()
  • Filter by:
  • Filter by fungi
  • Filter by virus
  • Filter by mite
  • Filter by bacteria
  • Filter by insect
  • Filter by deficiency

Citrus Black Spot

Citrus Black Spot

Phyllosticta citricarpa

fungi

In a Nutshell

    Varying symptoms on fruits and leaves depending on the severity of infectionFruits display different types of spots that marked the skinHard spot lesions, false melanose, freckle spots and virulent spots on fruitsWhen present, leaf lesions appear as small, sunken necrotic spots with light center, dark rim and chlorotic halo

Hosts: %1$s

· Citrus

Symptoms

The fungus results in different types of symptoms, mainly observed on fruits. Hard spot lesions are several millimeters in diameter. These spots are crater-like with a light center, a dark-brown to black rim, and often have a green halo on mature orange fruit. False melanose shows as raised dark-brown to black specks that may coalesce on green fruits. Freckle spots are orange to red, flattened, 1-3 mm in diameter and occur late in the season. The spots turn brown with age. Virulent spots are large, slightly sunken and spread irregularly over large areas of the mature fruit. Leaf lesions are uncommon but sometimes appear on lemon trees as small, sunken necrotic spots with light center and a dark rim and may have a chlorotic halo.

Trigger

The fungus overwinters in leaf debris and start to produce spores during the spring, a process that is accelerated by successive wetting and drying of the leaf litter. Spores are ejected during rainfall or irrigation, dispersed by wind and water and germinate upon landing on susceptible tissue. Leaves are vulnerable up to 10 months of age, fruits during the 4–5 months after fruit set. After infection, the fungus colonizes the area between the cuticle and the epidermis. The infection remains dormant and invisible, until the fruit is mature. The infection in leaves usually remains latent, but leaf spots may be found on older leaves. The leaf lesions usually produce spores in a gelatinous mass, which dissolves under wet conditions. The disease spreads rapidly through frequent rainfalls or splashes of water.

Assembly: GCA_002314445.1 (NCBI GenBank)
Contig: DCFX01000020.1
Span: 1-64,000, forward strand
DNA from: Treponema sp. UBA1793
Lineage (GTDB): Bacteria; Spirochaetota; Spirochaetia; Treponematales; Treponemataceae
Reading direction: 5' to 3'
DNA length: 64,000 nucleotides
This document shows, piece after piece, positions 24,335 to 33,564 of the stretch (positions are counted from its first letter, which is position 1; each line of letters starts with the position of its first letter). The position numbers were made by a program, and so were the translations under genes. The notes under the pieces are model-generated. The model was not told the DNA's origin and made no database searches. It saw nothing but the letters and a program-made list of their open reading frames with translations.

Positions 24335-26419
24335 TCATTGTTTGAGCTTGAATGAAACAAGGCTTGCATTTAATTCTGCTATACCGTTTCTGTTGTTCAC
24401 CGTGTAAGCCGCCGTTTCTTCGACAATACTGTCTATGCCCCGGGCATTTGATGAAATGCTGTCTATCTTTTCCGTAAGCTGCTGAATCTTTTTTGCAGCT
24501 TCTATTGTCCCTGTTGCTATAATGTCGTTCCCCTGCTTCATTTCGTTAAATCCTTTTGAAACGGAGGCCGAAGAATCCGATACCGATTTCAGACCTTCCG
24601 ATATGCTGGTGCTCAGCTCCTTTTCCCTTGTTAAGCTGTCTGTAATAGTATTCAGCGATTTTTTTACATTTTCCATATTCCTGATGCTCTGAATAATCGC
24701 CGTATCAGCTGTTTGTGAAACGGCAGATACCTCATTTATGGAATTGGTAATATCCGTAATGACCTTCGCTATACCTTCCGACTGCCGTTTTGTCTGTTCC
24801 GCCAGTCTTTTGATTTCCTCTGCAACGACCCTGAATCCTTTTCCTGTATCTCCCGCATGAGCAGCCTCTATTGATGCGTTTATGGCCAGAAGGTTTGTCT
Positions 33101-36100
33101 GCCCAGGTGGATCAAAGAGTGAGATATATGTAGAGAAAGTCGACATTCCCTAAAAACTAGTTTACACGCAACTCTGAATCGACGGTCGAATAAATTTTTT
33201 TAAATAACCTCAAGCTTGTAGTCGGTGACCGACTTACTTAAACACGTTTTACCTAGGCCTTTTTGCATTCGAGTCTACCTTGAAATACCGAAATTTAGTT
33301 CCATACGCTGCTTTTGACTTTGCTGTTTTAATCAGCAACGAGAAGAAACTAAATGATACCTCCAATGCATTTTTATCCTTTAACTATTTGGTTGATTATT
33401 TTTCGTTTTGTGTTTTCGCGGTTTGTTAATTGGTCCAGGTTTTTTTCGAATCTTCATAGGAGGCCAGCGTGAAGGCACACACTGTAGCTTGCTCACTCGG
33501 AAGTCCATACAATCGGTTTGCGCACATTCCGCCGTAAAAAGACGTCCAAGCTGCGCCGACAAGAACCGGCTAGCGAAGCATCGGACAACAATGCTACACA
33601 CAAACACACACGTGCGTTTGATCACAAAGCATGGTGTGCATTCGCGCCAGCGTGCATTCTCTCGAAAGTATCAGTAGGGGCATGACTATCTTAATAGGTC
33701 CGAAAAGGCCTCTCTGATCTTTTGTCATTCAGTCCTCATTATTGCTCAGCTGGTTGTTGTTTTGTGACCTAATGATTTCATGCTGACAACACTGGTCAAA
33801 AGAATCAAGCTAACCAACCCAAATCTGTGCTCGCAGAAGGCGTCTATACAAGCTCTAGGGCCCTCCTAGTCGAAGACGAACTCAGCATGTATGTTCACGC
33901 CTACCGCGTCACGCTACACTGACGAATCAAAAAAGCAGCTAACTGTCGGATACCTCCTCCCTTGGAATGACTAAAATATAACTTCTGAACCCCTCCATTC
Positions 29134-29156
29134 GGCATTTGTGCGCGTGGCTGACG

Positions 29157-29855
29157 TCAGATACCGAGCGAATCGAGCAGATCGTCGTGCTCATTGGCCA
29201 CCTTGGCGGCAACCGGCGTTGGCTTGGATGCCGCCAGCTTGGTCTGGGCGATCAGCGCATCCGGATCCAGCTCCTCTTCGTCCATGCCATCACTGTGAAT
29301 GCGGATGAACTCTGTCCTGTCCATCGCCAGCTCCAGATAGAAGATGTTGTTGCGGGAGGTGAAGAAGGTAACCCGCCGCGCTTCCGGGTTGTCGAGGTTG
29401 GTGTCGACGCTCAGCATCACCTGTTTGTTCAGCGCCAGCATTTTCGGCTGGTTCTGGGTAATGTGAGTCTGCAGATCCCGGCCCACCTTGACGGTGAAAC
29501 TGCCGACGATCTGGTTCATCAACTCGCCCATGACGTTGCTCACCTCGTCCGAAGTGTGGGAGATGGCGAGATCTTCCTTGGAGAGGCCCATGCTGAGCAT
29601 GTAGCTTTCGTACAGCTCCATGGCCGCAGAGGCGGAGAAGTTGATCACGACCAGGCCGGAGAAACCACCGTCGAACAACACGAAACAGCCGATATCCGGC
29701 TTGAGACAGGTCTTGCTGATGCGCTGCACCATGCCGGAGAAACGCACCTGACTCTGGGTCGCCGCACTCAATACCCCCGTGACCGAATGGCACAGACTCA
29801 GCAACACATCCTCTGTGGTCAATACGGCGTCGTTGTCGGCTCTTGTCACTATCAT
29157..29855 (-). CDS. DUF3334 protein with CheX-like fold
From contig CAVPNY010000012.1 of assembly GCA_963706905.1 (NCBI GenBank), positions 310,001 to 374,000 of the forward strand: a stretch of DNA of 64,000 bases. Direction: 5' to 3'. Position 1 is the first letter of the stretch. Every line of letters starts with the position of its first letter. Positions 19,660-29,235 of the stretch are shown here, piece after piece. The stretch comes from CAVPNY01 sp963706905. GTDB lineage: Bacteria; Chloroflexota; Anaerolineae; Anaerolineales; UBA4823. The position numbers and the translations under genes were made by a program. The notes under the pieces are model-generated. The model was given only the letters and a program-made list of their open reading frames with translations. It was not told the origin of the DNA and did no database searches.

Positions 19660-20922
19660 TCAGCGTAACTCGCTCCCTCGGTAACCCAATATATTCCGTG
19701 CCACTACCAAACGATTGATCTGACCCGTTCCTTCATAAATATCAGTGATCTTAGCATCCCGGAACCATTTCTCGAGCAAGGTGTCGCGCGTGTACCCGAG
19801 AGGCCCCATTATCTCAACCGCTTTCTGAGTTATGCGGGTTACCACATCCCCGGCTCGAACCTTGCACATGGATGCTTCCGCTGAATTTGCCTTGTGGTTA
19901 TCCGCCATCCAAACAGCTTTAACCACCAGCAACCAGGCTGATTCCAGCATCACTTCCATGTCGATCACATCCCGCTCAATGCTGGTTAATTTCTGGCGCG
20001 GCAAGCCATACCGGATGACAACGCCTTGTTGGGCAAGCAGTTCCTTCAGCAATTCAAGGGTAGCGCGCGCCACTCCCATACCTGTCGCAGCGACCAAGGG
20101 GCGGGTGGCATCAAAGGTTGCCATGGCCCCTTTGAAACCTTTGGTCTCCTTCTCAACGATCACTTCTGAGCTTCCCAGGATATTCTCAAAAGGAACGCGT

Biological Control

Spore monitoring through traps and rainfall and dew measurements can help to determine the timing for fungicide application. A number of copper products can be used against this pathogen. Post-harvest treatments with hot water or waxing of the fruits also decrease the viability of the pathogen and the manifestation of symptoms.

Chemical Control

Always consider an integrated approach with preventive measures together with biological treatments if available. Preharvest sprays of benzimidazole fungicides can be used preventively to delay the symptoms on fruits during transport or storage. Treatments with guazatine or imazalil decrease the viability of the pathogen in black spot lesions. Fungicides such as strobilurins, dithiocarbamates and benzimidazoles are also efficient against the fungus, but resistances have also developed in many areas.

Preventive Measures

    Use healthy plant material from certified sourcesPlant resistant varieties, if availableAir flow in the citrus grove should be maximized to reduce leaf wetnessMonitor the orchard regularly for signs of the diseaseFertilize your crop properly to increase the natural resistance of the plantRemove infected plant material during the season and off-season and destroy it immediately (by burning, burying in a landfill, or feeding to livestock)Keep fruits as cold and dry as possible to slow development of the lesions during storage